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Wednesday, May 23, 2018

UN’s General Assembly as Nonbinding on Syria

According to the New York Times, “In a powerful rebuke to Syria’s government, the United Nations General Assembly voted overwhelmingly on [February 16, 2012] to approve a resolution that condemned President Bashar al-Assad’s unbridled crackdown on an 11-month-old uprising and called for his resignation under an Arab League peace proposal to resolve the conflict.” The reporter immediately undercuts his use of powerful by observing that the 137-12 vote (with 17 abstentions) is “a nonbinding action with no power of enforcement at the world body.” The “action” does represent “a significant humiliation” for Assad. I doubt very much if he felt humiliated. His UN ambassador “denounced the resolution as a politically motivated scheme to intervene in Syria by the Western powers and others who ‘would like to settle accounts with Syria.’” Altogether, the first two or three paragraphs of Gladstone’s article can be read in terms of logic as “X, not X.” Of course, the first X gets more attention, so the article gives the impression that the UN did something powerful when in fact the exercise was one of exposing the impotence of the world body.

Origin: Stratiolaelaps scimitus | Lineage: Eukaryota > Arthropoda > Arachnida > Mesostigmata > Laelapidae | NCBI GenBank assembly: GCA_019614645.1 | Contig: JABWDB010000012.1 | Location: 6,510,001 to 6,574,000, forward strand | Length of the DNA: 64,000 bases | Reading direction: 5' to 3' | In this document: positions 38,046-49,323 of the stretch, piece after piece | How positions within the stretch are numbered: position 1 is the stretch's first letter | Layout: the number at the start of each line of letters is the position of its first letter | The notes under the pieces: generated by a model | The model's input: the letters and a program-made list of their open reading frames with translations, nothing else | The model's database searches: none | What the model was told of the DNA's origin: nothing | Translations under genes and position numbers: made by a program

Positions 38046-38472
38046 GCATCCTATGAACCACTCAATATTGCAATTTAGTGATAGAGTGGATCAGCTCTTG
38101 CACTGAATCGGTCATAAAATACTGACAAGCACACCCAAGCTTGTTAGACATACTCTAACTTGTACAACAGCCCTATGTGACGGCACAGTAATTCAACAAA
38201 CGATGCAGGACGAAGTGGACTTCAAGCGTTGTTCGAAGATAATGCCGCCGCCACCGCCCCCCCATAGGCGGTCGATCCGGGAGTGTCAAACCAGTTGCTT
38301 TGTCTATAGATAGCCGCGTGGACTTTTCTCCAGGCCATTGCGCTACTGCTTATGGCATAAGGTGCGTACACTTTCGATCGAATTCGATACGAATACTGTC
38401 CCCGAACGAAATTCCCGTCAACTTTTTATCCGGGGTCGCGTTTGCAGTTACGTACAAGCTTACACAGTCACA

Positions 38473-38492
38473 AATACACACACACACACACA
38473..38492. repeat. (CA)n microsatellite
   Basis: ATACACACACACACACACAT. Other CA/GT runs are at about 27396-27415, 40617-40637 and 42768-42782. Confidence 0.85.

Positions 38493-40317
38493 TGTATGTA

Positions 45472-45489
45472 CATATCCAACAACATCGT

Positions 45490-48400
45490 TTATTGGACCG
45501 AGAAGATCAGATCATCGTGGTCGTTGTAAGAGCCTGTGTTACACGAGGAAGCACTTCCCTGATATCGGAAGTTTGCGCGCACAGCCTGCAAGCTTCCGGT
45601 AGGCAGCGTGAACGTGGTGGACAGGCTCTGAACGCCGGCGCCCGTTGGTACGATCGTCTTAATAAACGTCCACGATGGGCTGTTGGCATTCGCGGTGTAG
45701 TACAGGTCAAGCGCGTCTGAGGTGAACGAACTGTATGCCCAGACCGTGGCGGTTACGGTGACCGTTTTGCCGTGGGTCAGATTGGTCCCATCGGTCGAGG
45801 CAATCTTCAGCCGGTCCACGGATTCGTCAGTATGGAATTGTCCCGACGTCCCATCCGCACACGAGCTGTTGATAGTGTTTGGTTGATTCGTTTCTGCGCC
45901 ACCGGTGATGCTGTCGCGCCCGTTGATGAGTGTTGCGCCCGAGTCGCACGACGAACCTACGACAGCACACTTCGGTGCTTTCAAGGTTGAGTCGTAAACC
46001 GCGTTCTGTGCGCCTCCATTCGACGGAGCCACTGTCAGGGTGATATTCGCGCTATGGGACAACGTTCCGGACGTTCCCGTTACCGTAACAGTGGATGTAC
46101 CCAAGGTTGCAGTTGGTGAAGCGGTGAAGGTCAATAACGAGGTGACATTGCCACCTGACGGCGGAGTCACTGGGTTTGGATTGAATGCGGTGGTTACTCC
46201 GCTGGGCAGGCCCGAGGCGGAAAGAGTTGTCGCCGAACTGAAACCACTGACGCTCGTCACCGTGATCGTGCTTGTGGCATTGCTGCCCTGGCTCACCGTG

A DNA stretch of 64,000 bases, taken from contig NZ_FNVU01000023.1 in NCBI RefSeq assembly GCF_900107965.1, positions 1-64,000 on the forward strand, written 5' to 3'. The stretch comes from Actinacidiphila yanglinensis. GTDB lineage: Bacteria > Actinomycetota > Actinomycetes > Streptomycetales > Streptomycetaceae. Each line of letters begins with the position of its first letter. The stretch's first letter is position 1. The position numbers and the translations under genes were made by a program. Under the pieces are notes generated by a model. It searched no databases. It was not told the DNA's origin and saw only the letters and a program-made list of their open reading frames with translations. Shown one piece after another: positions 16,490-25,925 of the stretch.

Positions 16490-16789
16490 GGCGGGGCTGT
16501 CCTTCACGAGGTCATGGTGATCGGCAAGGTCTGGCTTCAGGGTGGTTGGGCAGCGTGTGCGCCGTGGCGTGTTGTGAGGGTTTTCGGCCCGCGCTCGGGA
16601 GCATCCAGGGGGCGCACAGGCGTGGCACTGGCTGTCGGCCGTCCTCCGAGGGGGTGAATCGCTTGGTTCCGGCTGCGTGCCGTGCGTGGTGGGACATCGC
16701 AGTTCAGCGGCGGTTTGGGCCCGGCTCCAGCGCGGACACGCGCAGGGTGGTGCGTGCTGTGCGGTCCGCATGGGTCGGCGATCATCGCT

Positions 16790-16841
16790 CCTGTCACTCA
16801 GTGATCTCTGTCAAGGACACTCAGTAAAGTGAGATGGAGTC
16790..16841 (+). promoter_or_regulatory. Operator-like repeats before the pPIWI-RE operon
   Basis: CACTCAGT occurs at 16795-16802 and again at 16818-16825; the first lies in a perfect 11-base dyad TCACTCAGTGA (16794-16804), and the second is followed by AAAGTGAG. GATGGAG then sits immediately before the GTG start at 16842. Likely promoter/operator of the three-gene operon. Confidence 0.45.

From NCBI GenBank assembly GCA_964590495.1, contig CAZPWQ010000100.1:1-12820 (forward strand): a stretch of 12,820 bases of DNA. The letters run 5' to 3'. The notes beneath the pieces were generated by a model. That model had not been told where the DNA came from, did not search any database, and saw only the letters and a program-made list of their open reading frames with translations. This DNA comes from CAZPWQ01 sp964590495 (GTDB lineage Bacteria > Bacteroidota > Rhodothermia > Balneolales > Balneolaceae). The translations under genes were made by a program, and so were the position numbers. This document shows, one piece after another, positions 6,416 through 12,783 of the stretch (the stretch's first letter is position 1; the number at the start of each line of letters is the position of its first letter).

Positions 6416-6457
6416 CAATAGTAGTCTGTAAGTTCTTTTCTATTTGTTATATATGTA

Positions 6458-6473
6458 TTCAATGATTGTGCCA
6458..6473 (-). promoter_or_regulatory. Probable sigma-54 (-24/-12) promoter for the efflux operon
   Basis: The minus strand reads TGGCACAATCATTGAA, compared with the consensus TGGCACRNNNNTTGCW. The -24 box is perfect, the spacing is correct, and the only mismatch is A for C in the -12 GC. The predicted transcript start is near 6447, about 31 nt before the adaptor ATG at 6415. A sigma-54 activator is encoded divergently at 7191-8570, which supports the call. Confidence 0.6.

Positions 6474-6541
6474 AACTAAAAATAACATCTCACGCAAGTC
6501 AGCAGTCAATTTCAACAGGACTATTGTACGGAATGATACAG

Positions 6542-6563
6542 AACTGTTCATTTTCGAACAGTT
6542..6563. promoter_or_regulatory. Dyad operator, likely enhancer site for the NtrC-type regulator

The full essay is at "The Fecklessness of the UN."